City Council conservatives have a fit over not getting their way
Three of the conservatives on the City Council certainly had their panties in a wad this week over not getting their way when it comes to Chico Scrap Metal’s on-again, off-again amortization.
As you’ll see in Ashiah Scharaga’s coverage of Tuesday evening’s regular council meeting, during closed session, the panel voted to appeal a Butte County Superior Court ruling calling for the city to repeal Ordinance 2490 or place the issue on the ballot, as a successful signature-gathering effort called for back in 2016. The announcement came hours after a majority followed Judge Tamara Mosbarger’s order by voting to repeal the ordinance designed to allow the recycler to stay put—and, boy, were they unhappy with her.
Of note is how progressive Councilman Randall Stone voted no as a way to compel the mayor, Sean Morgan, to comply with the judge’s order by voting in the affirmative. That must have stung. Seriously, he looked pained.
Vice Mayor Reanette Fillmer seemed most upset with the order from Mosbarger, who, she charged, as she put it multiple times, was “cocursing us.” I think she meant coercing. Fillmer also went into fear-mongering mode—warning business owners that people in the room would like to shut down their livelihoods and telling citizens they should be concerned about their voting rights. The latter statement was ironic considering she blocked Chicoans from weighing in on the referendum.
Giving a caveat that he’s never been an attorney and has not been advised by one, Morgan weighed in by saying he thinks Chico Scrap Metal will sue the city and likely win. His logic: “The loss incurred would be more than the attorney fees we’re paying.”
Then came Councilman Mark Sorensen, who went straight to the U.S. Constitution. He blathered on about “takings” and said the amortization clause was unconstitutional and illegal. But he was light on specifics, pointing to little else but his “belief.” He also said the whole thing stems from “an old political vendetta and the city is just a pawn in the game.” He didn’t explain that one, either. I’m stumped.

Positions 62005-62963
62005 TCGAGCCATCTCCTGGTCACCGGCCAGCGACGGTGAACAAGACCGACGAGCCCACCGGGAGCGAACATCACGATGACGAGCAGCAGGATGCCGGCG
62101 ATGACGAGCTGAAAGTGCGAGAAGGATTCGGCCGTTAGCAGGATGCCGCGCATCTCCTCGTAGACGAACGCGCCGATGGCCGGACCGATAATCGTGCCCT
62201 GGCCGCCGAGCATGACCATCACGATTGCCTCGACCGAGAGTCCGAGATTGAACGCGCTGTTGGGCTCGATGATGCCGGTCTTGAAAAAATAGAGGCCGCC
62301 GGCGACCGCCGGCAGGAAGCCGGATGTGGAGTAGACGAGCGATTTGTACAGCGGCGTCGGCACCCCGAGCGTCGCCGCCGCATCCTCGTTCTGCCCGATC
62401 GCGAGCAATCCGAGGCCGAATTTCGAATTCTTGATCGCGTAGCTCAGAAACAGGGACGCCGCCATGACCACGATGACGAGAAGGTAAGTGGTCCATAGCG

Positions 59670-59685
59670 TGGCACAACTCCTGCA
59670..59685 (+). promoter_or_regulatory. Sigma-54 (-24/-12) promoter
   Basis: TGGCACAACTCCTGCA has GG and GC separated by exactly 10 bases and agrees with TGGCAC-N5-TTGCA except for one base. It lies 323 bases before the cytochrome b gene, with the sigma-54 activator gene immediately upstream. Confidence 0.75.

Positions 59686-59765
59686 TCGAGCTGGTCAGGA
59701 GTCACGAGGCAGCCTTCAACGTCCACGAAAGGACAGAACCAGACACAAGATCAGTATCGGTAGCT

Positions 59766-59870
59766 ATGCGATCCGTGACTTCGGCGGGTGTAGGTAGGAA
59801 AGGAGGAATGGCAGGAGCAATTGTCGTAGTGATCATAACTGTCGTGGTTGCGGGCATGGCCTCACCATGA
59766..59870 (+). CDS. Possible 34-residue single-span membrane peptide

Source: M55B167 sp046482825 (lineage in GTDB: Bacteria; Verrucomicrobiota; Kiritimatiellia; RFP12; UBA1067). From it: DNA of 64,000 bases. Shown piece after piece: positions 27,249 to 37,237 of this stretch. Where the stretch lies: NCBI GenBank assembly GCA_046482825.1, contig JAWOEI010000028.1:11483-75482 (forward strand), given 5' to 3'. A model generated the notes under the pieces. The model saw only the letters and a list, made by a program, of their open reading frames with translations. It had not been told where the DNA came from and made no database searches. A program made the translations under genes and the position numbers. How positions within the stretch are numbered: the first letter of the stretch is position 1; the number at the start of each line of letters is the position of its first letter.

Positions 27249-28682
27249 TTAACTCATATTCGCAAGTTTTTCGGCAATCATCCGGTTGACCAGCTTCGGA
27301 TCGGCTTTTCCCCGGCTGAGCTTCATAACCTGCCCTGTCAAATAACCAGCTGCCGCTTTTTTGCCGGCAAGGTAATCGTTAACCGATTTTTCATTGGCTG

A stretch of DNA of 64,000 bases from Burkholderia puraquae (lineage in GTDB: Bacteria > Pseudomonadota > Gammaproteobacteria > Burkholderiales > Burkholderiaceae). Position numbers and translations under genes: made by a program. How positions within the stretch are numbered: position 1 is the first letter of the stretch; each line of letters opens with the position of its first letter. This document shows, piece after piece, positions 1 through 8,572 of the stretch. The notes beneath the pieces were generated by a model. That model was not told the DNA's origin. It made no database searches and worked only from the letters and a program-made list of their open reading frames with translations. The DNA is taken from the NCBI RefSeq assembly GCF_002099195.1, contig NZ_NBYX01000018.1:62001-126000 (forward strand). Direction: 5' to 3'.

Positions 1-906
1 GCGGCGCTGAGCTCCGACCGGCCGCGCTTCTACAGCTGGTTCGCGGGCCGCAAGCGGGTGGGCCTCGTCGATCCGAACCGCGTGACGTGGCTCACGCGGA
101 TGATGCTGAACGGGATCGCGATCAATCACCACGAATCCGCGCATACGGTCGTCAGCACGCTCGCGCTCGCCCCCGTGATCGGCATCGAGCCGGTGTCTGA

The lack of transparency here is ludicrous. Consider the indemnification issue—the conservatives voted to get litigious on this issue under the belief the city’s legal fees would be covered by Chico Scrap Metal. That move is backfiring—CSM hasn’t paid up and doesn’t intend to do so, since the development agreement signed by its owners (which contains the indemnification) never went into effect.
Yours truly first reported the whole indemnification issue while trying to figure out how much money the city had spent thanks to the conservatives digging in their heels. Back in January, the tab was about $74,000. My question: How much has been spent as of today?
Then there’s the recent writ of supersedeas, something you haven’t heard about. Back in July, when the council first voted to draft the ordinance they voted on this week, the city attorney attempted to block it by asking the appellate court to put the kibosh on the superior court’s order. That effort failed. But here’s the thing: The council never gave the city attorney the go-ahead to attempt that legal maneuver. So, under whose authority did that happen?
In short, the saga continues. Stay tuned.